2 stars Yes it is true....Francesco Zappa was a real Baroque composer, not someone that Frank made up. However, he was not related to Frank in any way. Frank discovered some of his music in a Mormon archive library and decided to take it on himself to make Francesco's music available to the public. So, he performed some of his works on the synclavier and released it. It is more of a novelty item than anything else. Unless you are a lover of Baroque music, you will probably find this boring. I do love Classical music, but I find the music made in the baroque period quite boring for the most part, except for the music composed by the genius Bach. He was a genius because he understood that baroque music was for entertainment, but to make it right, it had to rely somewhat on certain rules, usually math based rules. Hence, why so many right-brain thinkers (accountants, mathematicians, logical thinkers) prefer baroque music out of all the classical styles. Creative thinkers (left brain thinkers) prefer the Romantic and Impressionistic eras. Baroque was the math music of the day, but I find it lacking in variety, dynamics, ingenuity, experimentalism (except for Bach), and so on. This album is very painful for me to listen to. Apparently, Francesco wasn't a person that stretched the boundaries of his type of music, because it sounds very typical. But I guess from what I have read, that he was popular in his day. Many baroque musicians were hired by royalty and such to perform and compose music for dances and etc. It is repetitive, but usually made up of short pieces that have a main melody repeated twice, a secondary melody based on the first repeated twice, then a repeat of the main melody sometimes. That was the usual pattern. The geniuses of this type of music expanded on it a lot by adding counter melody, variations on the theme, and many other techniques and they are the ones you usually hear about in the present day. The other issue with Baroque music is that a lot of it was written for the clavichord which was a precursor of the piano, and it was very difficult to change dynamics with that instrument, which is why the music all sounds one dimensional.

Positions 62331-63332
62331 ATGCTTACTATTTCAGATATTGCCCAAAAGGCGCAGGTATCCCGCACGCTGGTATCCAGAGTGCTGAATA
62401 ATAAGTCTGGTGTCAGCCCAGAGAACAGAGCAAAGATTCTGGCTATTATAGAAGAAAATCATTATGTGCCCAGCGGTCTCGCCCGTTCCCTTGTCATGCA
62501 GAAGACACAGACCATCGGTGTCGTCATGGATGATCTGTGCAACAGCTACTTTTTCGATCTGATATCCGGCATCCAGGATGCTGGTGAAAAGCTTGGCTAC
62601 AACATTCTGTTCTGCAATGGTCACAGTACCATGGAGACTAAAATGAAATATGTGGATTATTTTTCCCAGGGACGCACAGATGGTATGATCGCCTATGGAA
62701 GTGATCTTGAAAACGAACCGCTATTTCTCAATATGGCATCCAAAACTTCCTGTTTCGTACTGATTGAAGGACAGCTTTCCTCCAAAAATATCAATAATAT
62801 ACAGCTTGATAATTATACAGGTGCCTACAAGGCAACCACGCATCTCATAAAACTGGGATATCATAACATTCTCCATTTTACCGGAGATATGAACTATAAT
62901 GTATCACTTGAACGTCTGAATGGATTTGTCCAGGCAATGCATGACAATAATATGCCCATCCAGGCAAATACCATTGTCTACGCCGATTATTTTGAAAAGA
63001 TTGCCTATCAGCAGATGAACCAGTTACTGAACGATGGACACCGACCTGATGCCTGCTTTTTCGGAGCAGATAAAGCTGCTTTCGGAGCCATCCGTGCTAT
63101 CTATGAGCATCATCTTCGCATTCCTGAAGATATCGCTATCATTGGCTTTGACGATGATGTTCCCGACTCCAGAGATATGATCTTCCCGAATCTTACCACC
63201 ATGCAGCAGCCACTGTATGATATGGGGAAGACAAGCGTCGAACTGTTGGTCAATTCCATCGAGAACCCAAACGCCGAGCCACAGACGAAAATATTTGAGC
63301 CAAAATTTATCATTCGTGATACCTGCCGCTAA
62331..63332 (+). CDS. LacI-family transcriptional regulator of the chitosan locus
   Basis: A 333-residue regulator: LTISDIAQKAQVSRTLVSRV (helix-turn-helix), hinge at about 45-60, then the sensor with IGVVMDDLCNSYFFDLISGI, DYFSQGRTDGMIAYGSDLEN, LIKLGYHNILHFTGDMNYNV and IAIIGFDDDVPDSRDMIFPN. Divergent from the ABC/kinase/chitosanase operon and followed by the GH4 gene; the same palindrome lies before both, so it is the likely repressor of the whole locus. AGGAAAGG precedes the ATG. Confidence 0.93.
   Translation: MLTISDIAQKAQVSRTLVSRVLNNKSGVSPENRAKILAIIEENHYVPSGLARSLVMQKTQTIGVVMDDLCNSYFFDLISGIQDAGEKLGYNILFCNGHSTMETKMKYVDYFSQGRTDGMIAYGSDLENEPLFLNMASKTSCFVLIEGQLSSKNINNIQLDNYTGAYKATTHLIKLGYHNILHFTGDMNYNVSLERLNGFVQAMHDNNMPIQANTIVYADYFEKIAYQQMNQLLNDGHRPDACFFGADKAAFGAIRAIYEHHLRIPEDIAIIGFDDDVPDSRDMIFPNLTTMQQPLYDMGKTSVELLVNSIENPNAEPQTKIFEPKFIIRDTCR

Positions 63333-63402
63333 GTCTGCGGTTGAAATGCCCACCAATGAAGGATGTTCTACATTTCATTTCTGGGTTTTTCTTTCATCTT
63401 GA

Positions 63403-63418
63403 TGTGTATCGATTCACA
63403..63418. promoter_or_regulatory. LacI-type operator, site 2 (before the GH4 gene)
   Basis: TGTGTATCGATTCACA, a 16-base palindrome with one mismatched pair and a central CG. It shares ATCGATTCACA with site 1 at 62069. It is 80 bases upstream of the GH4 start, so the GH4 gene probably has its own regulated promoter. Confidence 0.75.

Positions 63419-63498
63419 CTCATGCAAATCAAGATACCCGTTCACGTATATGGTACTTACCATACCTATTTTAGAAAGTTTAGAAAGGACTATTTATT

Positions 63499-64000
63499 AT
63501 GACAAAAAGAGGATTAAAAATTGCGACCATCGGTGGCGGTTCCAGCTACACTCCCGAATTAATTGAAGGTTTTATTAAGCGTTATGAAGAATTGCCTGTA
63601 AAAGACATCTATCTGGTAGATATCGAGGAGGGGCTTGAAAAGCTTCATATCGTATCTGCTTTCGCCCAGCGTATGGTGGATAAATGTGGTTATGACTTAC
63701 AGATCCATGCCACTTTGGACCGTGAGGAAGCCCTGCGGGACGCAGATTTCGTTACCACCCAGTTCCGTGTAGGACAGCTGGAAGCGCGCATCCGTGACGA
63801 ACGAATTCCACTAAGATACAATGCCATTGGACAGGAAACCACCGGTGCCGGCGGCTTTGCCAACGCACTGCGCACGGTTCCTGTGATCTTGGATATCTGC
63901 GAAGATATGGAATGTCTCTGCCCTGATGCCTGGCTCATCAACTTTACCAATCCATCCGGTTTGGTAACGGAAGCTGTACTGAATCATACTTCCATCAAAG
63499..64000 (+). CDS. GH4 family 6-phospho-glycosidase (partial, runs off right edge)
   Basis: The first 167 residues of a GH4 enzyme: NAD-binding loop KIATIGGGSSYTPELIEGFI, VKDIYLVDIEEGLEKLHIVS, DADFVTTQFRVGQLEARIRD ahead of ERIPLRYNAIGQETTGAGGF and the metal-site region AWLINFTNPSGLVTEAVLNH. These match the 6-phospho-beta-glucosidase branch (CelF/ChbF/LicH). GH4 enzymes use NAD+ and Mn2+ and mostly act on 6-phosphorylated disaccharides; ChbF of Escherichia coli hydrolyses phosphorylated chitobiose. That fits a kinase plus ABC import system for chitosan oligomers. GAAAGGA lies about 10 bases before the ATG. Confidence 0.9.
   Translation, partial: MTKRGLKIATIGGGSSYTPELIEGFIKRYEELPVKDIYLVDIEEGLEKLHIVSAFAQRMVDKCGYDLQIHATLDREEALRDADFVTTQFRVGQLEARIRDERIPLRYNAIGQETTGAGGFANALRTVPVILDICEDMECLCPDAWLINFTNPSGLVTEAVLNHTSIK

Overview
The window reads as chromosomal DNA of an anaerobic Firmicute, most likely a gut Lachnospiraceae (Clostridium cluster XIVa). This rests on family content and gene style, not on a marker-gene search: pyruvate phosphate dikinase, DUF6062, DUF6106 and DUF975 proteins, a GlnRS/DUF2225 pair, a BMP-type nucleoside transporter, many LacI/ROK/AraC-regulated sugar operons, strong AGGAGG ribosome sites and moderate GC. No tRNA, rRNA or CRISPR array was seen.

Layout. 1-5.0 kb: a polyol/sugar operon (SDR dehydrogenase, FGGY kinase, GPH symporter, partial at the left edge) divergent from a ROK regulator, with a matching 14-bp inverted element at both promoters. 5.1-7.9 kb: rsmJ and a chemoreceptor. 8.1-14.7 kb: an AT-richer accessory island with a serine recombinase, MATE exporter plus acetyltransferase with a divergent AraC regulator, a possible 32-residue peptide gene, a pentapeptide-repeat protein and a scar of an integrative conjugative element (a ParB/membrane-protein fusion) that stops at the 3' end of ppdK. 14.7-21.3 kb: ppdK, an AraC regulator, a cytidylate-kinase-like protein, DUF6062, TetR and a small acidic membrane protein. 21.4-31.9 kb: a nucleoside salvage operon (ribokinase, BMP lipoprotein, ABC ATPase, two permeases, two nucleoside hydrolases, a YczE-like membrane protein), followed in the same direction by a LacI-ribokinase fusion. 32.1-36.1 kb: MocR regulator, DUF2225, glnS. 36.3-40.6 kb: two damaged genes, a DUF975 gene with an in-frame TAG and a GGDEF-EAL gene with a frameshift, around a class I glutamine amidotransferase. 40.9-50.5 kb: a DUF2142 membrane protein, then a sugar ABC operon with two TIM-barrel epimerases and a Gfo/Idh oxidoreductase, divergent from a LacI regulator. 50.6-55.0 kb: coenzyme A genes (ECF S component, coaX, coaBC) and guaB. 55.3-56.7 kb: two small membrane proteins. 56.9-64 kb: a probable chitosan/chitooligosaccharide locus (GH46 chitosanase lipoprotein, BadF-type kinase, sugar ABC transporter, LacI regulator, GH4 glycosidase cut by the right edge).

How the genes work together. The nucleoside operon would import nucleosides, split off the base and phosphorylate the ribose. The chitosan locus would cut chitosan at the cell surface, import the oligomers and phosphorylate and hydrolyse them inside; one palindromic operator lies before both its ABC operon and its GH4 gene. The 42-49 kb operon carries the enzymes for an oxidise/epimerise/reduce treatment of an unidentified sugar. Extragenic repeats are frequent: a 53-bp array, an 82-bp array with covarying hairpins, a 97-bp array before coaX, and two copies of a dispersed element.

So, on this album, Frank uses an instrument that allows him to change some timbre and such, but this was early on in Frank's exploration of the instrument, so the music sounds very unemotional and clinical. Also, he still hadn't tapped into the sounds of the instrument or expanded his talent on it fully. That would come later. I wouldn't really recommend this album to anyone unless they were a completionist or someone that might be interested in baroque music, but only if they weren't too picky. There is better baroque music out there, even though I am not a big fan of it, I do know what it takes to make it better and more interesting. Francesco was not a major composer and Frank hadn't developed his talent for the instrument yet. For those reasons, I can only squeak a 2 star rating for this, leaving for collectors or fans, which I am that more than anything and which is the only reason why I own this on vinyl. Sorry Frank....2 stars.

Review by UMUR
SPECIAL COLLABORATOR Honorary Collaborator
2 stars "Francesco Zappa" is an album release by US, California based artist Frank Zappa. The album was released through Barking Pumpkin Records in November 1984 and is sandwiched between "Them or Us" from October 1984 and "Thing-Fish" from December 1984.